Tooth sensitivity can be a frustrating and uncomfortable experience. It is often described as a sharp or shooting pain that occurs when the tooth is exposed to certain stimuli like hot or cold temperatures, sweet or sour foods, or even just air. It is estimated that approximately 1 in 8 people suffer from tooth sensitivity at some point in their lives. In this blog, we will discuss what tooth sensitivity could mean and how to address it.
One of the most common causes of tooth sensitivity is enamel erosion. Enamel is the hard, outer layer of the tooth that protects the softer dentin and pulp layers underneath. When enamel wears away, the dentin becomes exposed, leading to sensitivity. Enamel erosion can be caused by a variety of factors, including acidic foods and beverages, tooth decay, and aggressive brushing. To prevent enamel erosion, it is important to limit your intake of acidic foods and drinks, practice good oral hygiene habits, and use a soft-bristled toothbrush to avoid damaging the enamel.
Another common cause of tooth sensitivity is gum recession. Gum recession occurs when the gum tissue around the tooth pulls back, exposing the tooth’s roots. This can be caused by periodontal disease, aggressive brushing, and even genetics. Gum recession can be prevented by maintaining good oral hygiene habits, using a soft-bristled toothbrush, and avoiding tobacco products.
Tooth sensitivity can also be a sign of a more serious dental problem, such as a cracked or damaged tooth, a cavity, or an abscess. If you are experiencing tooth sensitivity along with other symptoms like toothache, swelling, or fever, it is important to see a dentist as soon as possible. Ignoring these symptoms could lead to more serious dental problems down the line.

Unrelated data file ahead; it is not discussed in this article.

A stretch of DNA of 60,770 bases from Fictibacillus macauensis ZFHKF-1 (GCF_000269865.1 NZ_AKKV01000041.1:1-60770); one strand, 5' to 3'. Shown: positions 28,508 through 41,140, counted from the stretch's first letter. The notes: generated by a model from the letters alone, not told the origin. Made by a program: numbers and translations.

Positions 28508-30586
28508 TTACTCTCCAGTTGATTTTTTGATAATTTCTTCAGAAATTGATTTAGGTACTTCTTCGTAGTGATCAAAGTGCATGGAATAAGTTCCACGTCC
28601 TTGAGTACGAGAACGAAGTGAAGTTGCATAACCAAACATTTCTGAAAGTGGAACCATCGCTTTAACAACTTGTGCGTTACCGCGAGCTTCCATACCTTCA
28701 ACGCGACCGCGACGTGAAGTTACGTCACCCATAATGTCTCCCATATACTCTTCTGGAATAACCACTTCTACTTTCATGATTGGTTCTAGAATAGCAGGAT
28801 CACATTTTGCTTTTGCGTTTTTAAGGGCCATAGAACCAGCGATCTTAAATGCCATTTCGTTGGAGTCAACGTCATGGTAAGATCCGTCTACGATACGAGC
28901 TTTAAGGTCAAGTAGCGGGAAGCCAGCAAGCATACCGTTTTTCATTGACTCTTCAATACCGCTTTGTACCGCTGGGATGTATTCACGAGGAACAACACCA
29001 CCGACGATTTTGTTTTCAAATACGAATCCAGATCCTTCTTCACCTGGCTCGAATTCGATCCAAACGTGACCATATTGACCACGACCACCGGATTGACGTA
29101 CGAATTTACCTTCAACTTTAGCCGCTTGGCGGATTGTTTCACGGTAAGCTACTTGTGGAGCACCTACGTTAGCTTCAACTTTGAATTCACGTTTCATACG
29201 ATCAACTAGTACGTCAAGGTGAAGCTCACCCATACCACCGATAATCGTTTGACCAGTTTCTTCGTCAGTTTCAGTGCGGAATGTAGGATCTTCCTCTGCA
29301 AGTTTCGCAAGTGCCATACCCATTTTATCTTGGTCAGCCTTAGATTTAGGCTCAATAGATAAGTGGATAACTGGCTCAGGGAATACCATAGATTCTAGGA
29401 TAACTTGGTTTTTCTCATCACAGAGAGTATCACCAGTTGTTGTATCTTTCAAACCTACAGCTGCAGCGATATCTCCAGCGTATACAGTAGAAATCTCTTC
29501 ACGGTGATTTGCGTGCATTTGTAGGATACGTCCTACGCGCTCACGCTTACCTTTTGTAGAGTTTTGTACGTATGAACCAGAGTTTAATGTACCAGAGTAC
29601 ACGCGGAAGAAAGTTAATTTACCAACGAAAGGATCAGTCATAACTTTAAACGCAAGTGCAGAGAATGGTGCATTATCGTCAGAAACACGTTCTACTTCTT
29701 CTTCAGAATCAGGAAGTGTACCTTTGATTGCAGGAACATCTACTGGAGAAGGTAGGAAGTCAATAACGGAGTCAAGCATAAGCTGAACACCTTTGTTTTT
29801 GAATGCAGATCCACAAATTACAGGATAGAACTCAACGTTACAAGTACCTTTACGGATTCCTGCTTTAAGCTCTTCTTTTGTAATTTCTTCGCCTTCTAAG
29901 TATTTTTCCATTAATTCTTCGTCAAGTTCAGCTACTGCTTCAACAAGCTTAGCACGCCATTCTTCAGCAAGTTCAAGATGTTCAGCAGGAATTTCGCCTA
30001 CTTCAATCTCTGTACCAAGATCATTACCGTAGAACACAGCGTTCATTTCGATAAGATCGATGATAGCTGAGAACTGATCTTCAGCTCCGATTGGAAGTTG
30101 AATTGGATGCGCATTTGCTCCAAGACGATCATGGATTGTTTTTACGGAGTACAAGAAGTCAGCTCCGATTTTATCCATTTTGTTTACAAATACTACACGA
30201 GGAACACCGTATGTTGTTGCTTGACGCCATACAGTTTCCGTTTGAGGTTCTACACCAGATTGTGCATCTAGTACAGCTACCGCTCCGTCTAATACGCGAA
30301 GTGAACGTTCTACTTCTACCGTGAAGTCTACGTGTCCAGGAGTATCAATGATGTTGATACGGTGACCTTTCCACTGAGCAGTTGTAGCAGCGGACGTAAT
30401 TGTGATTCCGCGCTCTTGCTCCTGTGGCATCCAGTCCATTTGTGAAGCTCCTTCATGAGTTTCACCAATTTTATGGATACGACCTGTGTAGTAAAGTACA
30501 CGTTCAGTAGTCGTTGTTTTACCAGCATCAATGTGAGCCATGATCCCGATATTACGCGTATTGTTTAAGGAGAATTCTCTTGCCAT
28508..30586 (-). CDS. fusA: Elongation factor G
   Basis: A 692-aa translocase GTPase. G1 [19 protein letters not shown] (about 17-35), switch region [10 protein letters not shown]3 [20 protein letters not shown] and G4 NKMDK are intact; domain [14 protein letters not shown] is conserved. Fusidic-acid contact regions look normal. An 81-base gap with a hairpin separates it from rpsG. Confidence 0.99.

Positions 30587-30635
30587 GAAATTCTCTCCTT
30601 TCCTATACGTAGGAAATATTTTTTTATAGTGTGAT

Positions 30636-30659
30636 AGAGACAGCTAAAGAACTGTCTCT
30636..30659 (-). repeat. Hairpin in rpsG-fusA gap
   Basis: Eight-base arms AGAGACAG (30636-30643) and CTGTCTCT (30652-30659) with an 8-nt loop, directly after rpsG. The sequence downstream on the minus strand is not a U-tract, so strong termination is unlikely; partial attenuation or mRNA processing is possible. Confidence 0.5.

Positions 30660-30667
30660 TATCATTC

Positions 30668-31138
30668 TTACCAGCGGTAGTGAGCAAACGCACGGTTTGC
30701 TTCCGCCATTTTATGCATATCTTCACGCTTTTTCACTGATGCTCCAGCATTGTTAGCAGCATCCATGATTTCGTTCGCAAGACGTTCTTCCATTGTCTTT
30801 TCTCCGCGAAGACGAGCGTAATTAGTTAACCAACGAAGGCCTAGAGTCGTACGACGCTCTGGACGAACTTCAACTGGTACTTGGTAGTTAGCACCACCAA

If you are experiencing tooth sensitivity, there are several things you can do to alleviate the discomfort. One of the easiest ways to reduce tooth sensitivity is to use a desensitizing toothpaste. These toothpastes contain special ingredients that help block the transmission of pain signals from the tooth to the nerve. In addition to using a desensitizing toothpaste, you can also try using a fluoride rinse, avoiding acidic foods and drinks, and practicing good oral hygiene habits.
In some cases, your dentist may recommend a more invasive treatment option to address tooth sensitivity. This could include applying a fluoride varnish or gel to the affected teeth, bonding the teeth with a resin material, or even performing a root canal if the tooth’s nerve is damaged.
In conclusion, tooth sensitivity can be caused by a variety of factors, including enamel erosion, gum recession, and more serious dental problems. If you are experiencing tooth sensitivity, it is important to see a dentist to determine the underlying cause and find an appropriate treatment plan. In the meantime, there are several things you can do to reduce tooth sensitivity and alleviate discomfort.
Contact Mary H. Makhlouf DMD, MS, PA of Burlington, today to schedule an appointment!